Health and Safety Measures to Take When Employees Are Working in Hot Weather

As summer gets into full swing and temperatures soar (in an optimistic world), employers are being urged to take measures in mitigating the potential hazards of working in hot weather.

Recent amber warnings in the UK and extreme temperatures seen in other parts of Europe including Greece and Spain have recently brought the issue of hot weather sharply into focus.

And although there is no specific guidance on maximum temperature limits, the UK’s Health and Safety Executive (HSE) is encouraging employers to consider the safety of workers during periods of high temperatures this summer.

Extreme Heat: A Health and Safety Hazard

The HSE is the UK’s workplace health and safety regulator, and the department has urged employers to act to ensure workers are protected during periods of extreme heat. Working during times of excessive heat not only causes discomfort for those affected, but it can also potentially be dangerous, and in some cases fatal.

It’s a view shared by the GMB, one of the country’s biggest unions, representing over half a million workers. This is why both organisations are urging employers to take preventative measures to avoid potential increases in accidents, injuries or adverse health issues.

Surprisingly, there is no specific advice on maximum temperature limits (despite the extreme and unprecedented climates last year) except for guidance that suggests a minimum of between 13ºC to 16ºC is acceptable for workers.

However, the HSE does consider extreme heat as a hazard. This applies to those working indoors or outdoors and as such, employers should find ways to mitigate the risks.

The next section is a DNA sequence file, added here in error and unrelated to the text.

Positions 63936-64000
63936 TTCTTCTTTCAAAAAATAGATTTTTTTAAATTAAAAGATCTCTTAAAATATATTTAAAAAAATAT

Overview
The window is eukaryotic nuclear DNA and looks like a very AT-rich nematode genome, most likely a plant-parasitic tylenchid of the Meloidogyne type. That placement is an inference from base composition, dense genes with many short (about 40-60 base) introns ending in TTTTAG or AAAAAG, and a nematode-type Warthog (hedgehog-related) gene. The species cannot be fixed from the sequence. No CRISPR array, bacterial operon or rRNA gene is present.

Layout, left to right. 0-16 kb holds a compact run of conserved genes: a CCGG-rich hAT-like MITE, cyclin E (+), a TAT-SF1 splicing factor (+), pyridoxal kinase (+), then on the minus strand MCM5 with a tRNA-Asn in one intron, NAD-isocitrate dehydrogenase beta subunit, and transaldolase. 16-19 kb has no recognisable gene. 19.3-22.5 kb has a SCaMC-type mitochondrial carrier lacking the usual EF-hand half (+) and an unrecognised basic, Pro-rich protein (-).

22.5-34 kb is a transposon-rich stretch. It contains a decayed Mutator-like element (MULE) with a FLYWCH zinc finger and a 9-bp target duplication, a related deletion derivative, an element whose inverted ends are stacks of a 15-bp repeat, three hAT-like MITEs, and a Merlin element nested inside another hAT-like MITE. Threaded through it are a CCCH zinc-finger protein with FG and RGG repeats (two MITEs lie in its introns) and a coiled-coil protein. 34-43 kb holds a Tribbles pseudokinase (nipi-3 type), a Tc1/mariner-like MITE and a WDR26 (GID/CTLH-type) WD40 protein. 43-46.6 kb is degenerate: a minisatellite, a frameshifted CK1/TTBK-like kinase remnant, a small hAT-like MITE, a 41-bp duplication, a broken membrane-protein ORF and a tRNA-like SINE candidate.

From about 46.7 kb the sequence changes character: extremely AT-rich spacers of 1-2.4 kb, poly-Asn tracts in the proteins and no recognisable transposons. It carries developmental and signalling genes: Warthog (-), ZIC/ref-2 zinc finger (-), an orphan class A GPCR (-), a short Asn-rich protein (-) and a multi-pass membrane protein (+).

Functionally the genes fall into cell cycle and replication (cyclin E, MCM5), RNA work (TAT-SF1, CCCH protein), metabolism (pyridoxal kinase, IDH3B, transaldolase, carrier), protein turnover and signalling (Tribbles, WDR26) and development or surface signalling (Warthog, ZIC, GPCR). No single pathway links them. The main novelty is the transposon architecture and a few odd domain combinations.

Practical Measures to Mitigate Extreme Heat

Following higher-than-usual temperatures in the summer of 2022 and global warming making such temperatures the new normal, companies must be proactive to protect workers.

Practical measures to mitigate extreme heat include using blinds or reflective film to improve indoor shade, as well as keeping workstations away from direct sunlight. Insulating machinery or hot pipes and providing employees with weather-appropriate PPE is also a good idea.

Other measures to consider include offering workers flexible working hours so they can undertake work in cooler hours as well as relaxing dress codes where possible. Warmer temperatures increase the likelihood of employee fatigue which can result in a fall in concentration and an increase in accidents. In addition to the above, the HSE and GMB suggest the following for employees working indoors:

  • Educating staff on the symptoms of heat stress and how to combat it
  • Good Ventilation – this can be achieved by opening windows and using air conditioning units, and fans
  • Insulating buildings
  • Providing extra breaks and access to cold drinks

For employees whose roles require working outdoors with more exposure to direct sunlight, additional measures can include:

  • The use of high-factor sunscreen
  • Loose-fitting uniforms/ clothing made of close-woven fabrics
  • Access to hats, neck protection and cooling vests where possible
  • Scheduling regular breaks
  • Copious amounts of cold drinks to keep workers hydrated
  • Working in the shade when possible

As mentioned above, companies can also offer employees flexible working hours to avoid working during the hottest times of the day, which is generally between 11 am and 3 pm. With potential side effects such as heatstroke, dizziness or fainting, and a loss of concentration particularly when using heavy machinery. Protecting staff from the heat is an important responsibility for employees.

As our summers get hotter, companies will have to implement more permanent health and safety measures to ensure workers are protected from the heat. Thankfully most businesses recognise that implementing such measures is an investment in their workers and a great way of maintaining or improving productivity during the hot summer months.

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